Show, Don’t Tell
Showing versus telling sounds simple, but for many it isn’t.
By showing instead of telling, you draw the reader into the story at that moment letting them experience the scene. Your goal is to transport the reader to the world you have created. You don’t want the readers to know that you, the creator exist. A reader is more likely to suspend disbelief when they are in the character’s head.
A scene takes place in real time (at this moment), with a setting and a specific location, it will contain some kind of action, something that happens. What does this have to do with showing instead of telling?
See the examples below. The senses are there pulling you into the scene.
An example of showing from A Cursed Heart by Keelia Greer:
This vision was different. No longer watching from a distance, she experienced his pain and anguish. Her muscles tensed, her fingers curled into fists against the consuming weight of the man’s suffering. His anguish bubbled over, scalding her in a hot wash.
“Come to me. With all speed...”
The words were rough, raspy and urgent. They echoed and repeated in Tani’s mind. His deep voice surrounded her in the vision, but what spoke to her soul were his eyes. She gasped and shivered from the intensity of his gaze.
She tried to move but could not. Tears slid down her cheeks at her inability to help him. Her training as Druidess had not prepared her for visions such as this—with all of her senses engaged, the feeling in all areas of her being heightened and magnified.
Another example of showing from Wicked Temptations from Tambra Kendall:
Scotland, present day
The overhead doorbell jangled as Laria MacCleod arranged the last batch of shortbread in the display case.
“Welcome to Wicked Temptations,” she called. Laria lifted her head and the bon-bon in her hand slipped through her fingers to splat on the plate when she spied Mr. Yummy making his way to the counter. She’d seen him around the village, and bugger, he was even better looking up close. Thrice she’d dreamed of him and found the real man was definitely more delicious.
He stood at least six foot one, with sun-kissed blonde hair that brushed his collar, and blue eyes the color of Loch Awe on a sunny day. He reminded her of a Norse god. A shiver of anticipation shimmied to her core at the thought of what she’d like to sample on this man. His aura and presence affected her like no other. She took a deep breath to refocus, to still the attraction she felt for this stranger.
She closed the sliding window and wiped the crumbs from her hands on her apron. She resisted the urge to pluck her damp shirt away from her body. I’m probably a mucky mess. Just my luck.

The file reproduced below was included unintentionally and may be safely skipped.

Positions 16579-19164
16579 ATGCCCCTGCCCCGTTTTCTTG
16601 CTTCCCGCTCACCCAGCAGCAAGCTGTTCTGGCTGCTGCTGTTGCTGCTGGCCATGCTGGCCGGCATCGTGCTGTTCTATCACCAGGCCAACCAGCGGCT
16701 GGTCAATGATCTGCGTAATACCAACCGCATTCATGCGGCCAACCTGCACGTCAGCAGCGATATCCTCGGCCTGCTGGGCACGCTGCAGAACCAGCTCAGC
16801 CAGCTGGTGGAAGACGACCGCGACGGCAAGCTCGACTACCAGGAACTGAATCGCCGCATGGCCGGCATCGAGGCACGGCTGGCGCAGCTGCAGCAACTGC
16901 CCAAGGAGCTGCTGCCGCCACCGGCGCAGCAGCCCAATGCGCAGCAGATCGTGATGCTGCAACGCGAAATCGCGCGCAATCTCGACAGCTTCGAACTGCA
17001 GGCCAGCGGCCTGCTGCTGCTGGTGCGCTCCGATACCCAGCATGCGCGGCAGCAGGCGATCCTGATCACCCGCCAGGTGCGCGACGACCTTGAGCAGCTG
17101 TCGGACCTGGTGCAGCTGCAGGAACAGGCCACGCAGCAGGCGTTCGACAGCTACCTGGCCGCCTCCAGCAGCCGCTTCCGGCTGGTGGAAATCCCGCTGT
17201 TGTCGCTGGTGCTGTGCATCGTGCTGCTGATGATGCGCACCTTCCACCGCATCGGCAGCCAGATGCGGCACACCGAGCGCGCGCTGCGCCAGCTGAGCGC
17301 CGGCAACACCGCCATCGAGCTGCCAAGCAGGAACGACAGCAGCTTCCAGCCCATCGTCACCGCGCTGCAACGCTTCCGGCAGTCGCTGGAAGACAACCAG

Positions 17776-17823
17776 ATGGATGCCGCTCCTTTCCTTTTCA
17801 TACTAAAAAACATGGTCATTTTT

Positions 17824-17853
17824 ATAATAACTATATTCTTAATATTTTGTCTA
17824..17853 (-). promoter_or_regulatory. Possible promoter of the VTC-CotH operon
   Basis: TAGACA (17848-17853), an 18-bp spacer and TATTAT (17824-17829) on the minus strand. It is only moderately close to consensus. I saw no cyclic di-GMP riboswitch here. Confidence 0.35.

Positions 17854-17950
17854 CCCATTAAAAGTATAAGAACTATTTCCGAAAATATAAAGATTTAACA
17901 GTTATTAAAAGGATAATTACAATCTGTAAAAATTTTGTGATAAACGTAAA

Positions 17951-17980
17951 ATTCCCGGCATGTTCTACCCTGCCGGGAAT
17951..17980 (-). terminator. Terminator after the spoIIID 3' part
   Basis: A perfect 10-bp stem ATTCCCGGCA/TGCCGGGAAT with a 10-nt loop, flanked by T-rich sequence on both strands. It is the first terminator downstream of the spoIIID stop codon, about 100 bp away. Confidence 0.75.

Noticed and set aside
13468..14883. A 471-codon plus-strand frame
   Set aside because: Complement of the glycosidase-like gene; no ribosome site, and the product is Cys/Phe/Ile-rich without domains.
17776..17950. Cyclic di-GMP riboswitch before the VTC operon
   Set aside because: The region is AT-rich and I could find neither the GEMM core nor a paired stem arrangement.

“May I help you?” she asked as she kept watch on the village’s two gossipy crones, Agatha and Clara, in the corner.
“I’m looking for Laria MacCleod.” He pulled an envelope from his pocket.
Prickles of unease danced a Highland reel up and down her spine. Something wasn’t right. “Aye, I’m Laria.”
“This is for you, lass.” The embossed crest in the upper left hand corner caught her attention. Brighid’s Fire! Hamish Wallace. Would the man never leave her alone? Her creed, if it harm none, do what you will, she always obeyed. Hamish pushed her to her limit.
“I’ve been told this is a final offer from Wallace on your building and property.”
Her hand trembled, rattling the packet. Anger flared, heating her cheeks. “Would you give Hamish a message?”
The Viking Warrior crossed his arms and raised a tawny brow. “Aye, lass.”
“Tell that son-of-a-bitch cur he can go straight to bloody hell! I’m not selling.”
A devilish half-smile twitched at the corners of his mouth. “Hamish isn’t my client, although I currently have the misfortune of working in his solicitor’s office. It would give me great pleasure to deliver your message.”
Now for an example of telling:
She watched the man from the corner of the room and decided he was dangerous. Gathering her purse, she left as quickly as possible.
When reading the example you feel distanced. Ambiguous words also give an unclear picture of what is going on. The key words are she watched and decided. There is no description or verbs that show action in this sentence.
Showing takes more words than telling. Adding sensory details and action to show the emotion the character is feeling.
Rewritten passage of telling into showing:
She pinned her gaze on the man in the dark corner of the shabby bar. A shiver of fear ran through her as the man shifted into the pale light of a lone light bulb dangling from the ceiling. Lifting his arm, the leather jacket parted showing the handle of a large caliber handgun.
Trouble she didn’t want or need.
Gathering her purse, she slid out of the lumpy booth and headed for the door. Icy cold sweat ran down her back. She wouldn’t breathe easy until she crossed the state line. This place reeked of stale cigarettes, body odor and death.
Learning how to show puts the reader into the story, let’s them experience the story as they read.
Once you learn how to utilize this area of writing, you’ll see a difference in your work.
I hope you find this blog post helpful.
Out March 26: Cowboy of the Night
Out March 25: A Cursed Heart (Keelia Greer)
Both titles from Red Rose Publishing